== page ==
Mayor Bill de Blasio lashed out again today at Albany for the ongoing legislative logjam over the city’s rent laws—which are set to expire at midnight.
Mr. de Blasio again lambasted the stalled status of the regulations affecting upwards of one million apartments and two million tenants, comparing the present stalemate with partisan gridlock in Washington, D.C.
“This is really Albany at its worst,” Mr. de Blasio said in an interview on WCBS 880, calling on residents of the city to contact the governor’s office and the State Legislature and voice their concerns.”If rent regulation expires, it’s the end of New York City as we know it.”
The mayor’s allies in the Democrat-dominated Assembly has passed a bill that would make the regulations more tenant friendly, including a Cuomo-endorsed provision that would eliminate a landlord’s ability to remove an apartment from the rent control system should in become unoccupied. The State Senate responded late last week by putting forward a straight eight-year extension of the existing statutes, which Mr. de Blasio warned would result in the continued hemorrhaging of price-controlled units.
“Everybody knows stories of people who were priced out of the neighborhood and priced out of the city,” he said. “We have a reality where we have purely a crisis, the only word to use is a crisis, when it comes to affordable housing.”
“We need all of them together, we particularly need the governor to lead here to get them all on the same page.” he continued.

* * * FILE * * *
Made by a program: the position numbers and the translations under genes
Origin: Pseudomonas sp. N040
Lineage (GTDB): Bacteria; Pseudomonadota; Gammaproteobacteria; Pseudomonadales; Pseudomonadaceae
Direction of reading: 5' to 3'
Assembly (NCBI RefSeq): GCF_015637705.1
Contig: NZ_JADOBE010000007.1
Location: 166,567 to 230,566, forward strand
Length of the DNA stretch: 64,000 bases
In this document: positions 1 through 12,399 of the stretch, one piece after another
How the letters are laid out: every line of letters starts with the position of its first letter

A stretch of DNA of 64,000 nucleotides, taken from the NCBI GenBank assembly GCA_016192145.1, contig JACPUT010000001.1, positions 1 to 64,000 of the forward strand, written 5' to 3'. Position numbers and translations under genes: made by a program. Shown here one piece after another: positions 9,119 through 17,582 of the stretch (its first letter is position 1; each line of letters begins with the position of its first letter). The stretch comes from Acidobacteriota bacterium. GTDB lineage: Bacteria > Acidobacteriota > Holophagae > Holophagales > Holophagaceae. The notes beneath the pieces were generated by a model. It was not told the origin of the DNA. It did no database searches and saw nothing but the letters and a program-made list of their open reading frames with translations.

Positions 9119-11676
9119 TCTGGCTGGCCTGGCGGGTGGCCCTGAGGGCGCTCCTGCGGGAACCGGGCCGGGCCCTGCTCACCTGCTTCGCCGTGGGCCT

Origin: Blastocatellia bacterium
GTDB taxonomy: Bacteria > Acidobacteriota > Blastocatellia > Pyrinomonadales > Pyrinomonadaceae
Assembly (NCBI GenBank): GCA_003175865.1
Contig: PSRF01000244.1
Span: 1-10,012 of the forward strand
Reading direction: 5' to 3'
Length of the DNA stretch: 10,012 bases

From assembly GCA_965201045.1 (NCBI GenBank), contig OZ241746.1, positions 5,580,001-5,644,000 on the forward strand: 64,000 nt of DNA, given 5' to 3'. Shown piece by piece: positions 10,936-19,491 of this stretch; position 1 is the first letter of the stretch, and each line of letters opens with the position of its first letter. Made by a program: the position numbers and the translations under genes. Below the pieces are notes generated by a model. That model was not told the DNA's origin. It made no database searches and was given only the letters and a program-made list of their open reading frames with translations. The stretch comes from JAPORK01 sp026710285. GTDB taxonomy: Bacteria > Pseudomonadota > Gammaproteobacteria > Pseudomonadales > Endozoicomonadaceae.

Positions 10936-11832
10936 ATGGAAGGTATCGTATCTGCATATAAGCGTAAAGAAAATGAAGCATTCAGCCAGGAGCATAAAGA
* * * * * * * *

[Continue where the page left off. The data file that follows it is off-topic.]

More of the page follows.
Lawmakers are reportedly considering a short-term extension of the current laws that would punt the expiration to next year. Mr. de Blasio called such a move “unacceptable” and a sign “people are not doing their job,” before finally seeming to endorse such a measure as superior to the total loss of rent regulations.
“I would not be shocked by a short-term extender,” he said. “Hopefully, they’ll resolve it today, or do a short-term extender that at least gives some time to get to a more sensible solution.”
Mr. de Blasio invested substantial political capital in a failed effort to help the State Senate Democrats overthrow the GOP majority in last year’s elections. His agenda, much of which requires Albany’s imprimatur, has faced an icy reception in the upper house of the State Legislature since.
Assembly Housing Committee Chairman Keith Wright has threatened to obstruct the renewal of the controversial 421a tax credit—precious to the real estate interests that bankrolled the State Senate GOP’s victories—unless the Democratic proposal for the rent laws goes through.
Mr. de Blasio also stands to lose mayoral control over the city’s schools should the State Legislature and governor fail to come to a consensus on the program by the end of the legislative session on Wednesday. Mr. Cuomo, however, signaled last week that he was willing to keep the Senate and Assembly in session past the deadline to resolve outstanding issues.